Friday, March 13, 2015

Bill C-51, Government's Excuse to Watch YOU!

Privacy Commissioner raises concerns about Bill C-51

Daniel Therrien, Privacy Commissioner of Canada

"The debate over the federal government’s new anti-terrorism bill is raising profound questions about the tension between privacy and security.

Most Canadians would agree that terrorism represents a growing threat and that we must respond with appropriate national security measures when new threats arise. But at what cost?

In my view, Bill C-51 in its current form would fail to provide Canadians with what they want and expect: legislation that protects both their safety and their privacy. The proposed legislation does not strike the right balance.

The scale of information sharing between government departments and agencies being proposed in this bill is unprecedented. The new powers that would be created are excessive and the privacy safeguards being proposed are seriously deficient.

All Canadians – not only terrorism suspects – will be caught in this web. Bill C-51 opens the door to collecting, analysing and potentially keeping forever the personal information of all Canadians in order to find the virtual needle in the haystack. To my mind, that goes too far.

This is really about Big Data, which relies on massive amounts of information that can be analyzed algorithmically to spot trends, predict behaviours and make connections. The implications for privacy are serious – especially when we are talking about the highly sensitive information that Canadians entrust to their government.

The legislation would allow for the personal information of Canadians to be shared if it is deemed “relevant” to the detection of new security threats. That’s an extremely broad standard that suggests the bar to permit the sharing of Canadians’ personal information has been set far too low.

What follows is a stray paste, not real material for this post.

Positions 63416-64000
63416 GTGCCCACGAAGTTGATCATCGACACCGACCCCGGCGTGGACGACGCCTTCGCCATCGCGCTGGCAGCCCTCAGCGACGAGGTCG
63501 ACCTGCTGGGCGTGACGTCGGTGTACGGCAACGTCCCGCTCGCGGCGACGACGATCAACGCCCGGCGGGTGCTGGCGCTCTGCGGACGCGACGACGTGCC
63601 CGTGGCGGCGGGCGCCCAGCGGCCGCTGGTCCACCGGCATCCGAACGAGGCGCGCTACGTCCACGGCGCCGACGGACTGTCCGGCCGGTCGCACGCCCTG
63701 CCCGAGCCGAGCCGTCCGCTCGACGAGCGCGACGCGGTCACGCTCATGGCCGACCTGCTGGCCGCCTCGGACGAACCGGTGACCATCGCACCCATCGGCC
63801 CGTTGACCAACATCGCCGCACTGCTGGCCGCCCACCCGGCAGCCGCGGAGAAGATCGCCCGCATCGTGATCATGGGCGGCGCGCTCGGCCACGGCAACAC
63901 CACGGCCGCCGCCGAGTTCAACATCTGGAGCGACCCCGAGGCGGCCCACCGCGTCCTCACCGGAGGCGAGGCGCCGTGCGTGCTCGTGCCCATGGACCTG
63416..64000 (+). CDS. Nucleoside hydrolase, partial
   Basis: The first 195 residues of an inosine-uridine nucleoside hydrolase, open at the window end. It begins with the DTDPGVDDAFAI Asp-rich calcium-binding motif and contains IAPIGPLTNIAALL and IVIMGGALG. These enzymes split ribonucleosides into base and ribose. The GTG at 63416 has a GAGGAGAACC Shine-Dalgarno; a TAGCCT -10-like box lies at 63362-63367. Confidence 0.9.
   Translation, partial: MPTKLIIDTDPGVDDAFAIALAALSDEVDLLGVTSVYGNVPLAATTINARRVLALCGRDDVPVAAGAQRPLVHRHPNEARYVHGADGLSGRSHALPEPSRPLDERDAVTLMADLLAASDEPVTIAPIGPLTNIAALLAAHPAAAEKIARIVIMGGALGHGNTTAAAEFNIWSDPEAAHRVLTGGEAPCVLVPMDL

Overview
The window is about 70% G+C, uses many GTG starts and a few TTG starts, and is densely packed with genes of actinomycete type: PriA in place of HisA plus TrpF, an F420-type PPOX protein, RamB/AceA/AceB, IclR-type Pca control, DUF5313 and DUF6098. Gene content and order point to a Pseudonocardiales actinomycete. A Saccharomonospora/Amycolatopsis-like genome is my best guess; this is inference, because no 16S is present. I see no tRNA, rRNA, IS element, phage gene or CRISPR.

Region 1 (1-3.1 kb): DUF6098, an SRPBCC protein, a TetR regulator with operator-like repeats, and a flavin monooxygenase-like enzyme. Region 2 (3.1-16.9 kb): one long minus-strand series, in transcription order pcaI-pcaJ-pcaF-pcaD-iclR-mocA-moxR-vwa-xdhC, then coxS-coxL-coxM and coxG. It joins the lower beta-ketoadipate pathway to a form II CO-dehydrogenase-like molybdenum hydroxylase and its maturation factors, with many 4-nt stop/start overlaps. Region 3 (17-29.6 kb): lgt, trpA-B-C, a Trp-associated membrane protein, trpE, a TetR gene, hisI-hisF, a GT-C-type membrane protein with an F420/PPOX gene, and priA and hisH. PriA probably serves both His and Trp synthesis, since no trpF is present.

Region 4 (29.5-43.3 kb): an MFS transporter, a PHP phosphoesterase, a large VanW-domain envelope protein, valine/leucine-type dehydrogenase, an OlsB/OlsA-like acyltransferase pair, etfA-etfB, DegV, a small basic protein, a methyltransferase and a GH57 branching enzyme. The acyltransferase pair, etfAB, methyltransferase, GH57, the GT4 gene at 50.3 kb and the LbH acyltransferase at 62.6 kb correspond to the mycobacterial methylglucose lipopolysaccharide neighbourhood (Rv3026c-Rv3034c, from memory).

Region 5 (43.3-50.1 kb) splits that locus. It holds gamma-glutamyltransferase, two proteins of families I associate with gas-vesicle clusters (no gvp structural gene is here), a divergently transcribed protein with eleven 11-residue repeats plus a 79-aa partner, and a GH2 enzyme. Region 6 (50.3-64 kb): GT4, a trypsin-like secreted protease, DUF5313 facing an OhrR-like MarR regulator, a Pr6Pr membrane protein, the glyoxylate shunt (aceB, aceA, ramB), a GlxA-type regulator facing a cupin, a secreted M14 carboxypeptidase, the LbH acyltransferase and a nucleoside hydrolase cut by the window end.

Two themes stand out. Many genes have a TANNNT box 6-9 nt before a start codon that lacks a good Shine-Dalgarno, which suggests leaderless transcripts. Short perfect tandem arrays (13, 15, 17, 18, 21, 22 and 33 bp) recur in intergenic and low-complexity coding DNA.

In this way, the Bill would provide 17 federal government agencies with almost limitless powers to monitor and profile ordinary Canadians, with a view to identifying security threats among them.,/p>

The end result is that national security agencies would potentially be aware of all interactions that all Canadians have with their government. That would include, for example, a person’s tax information and details about a person’s business and vacation travel.

While the potential to know virtually everything about everyone may well identify some new threats, the loss of privacy is clearly excessive."

Full comments:

Saturday, December 06, 2014

Winter Greetings!

Tuesday, May 13, 2014

Librarians and Archivists are devalued

31 October & 1 November, 2014
A Conference by the Canadian Association of University Teachers

"Academic librarians and archivists have built workplaces dedicated to the dissemination of knowledge and characterized by professionalism and secure employment. But this model is threatened by administrators, politicians and business leaders pushing an agenda to undermine economic security, erode the public good and devalue librarianship and archival practice. In response our community has had to defend colleagues under attack, protect core employment rights and intervene in broader public policy debates.

The purpose of this conference is to boost our collective ability to defend and advance the interests of academic librarians and archivists. Through presentations (part one) and hands-on practice (part two), the event will explore how to conceptualize a campaign, effectively incorporate visual design and communication elements, and build alliances to move issues forward. Join with colleagues from across the country and CAUT staff to hone the campaign skills necessary to confront the challenges our community faces." -- site.

Saturday, February 22, 2014

Feb 23 - March 1

Freedom to Read Week

"An annual event that encourages Canadians to think about and reaffirm their commitment to intellectual freedom, which is guaranteed them under the Charter of Rights and Freedoms."

Wednesday, October 16, 2013

DEMOCRACY Days - Vancouver, Nov. 8 and 9

Don't miss this event!

"The Media Democracy Project works hard to create a significant presence for noncommercial media in Canada. Our small team brings our community together with leading media makers, activists, and scholars to discuss the relationship between media and democracy.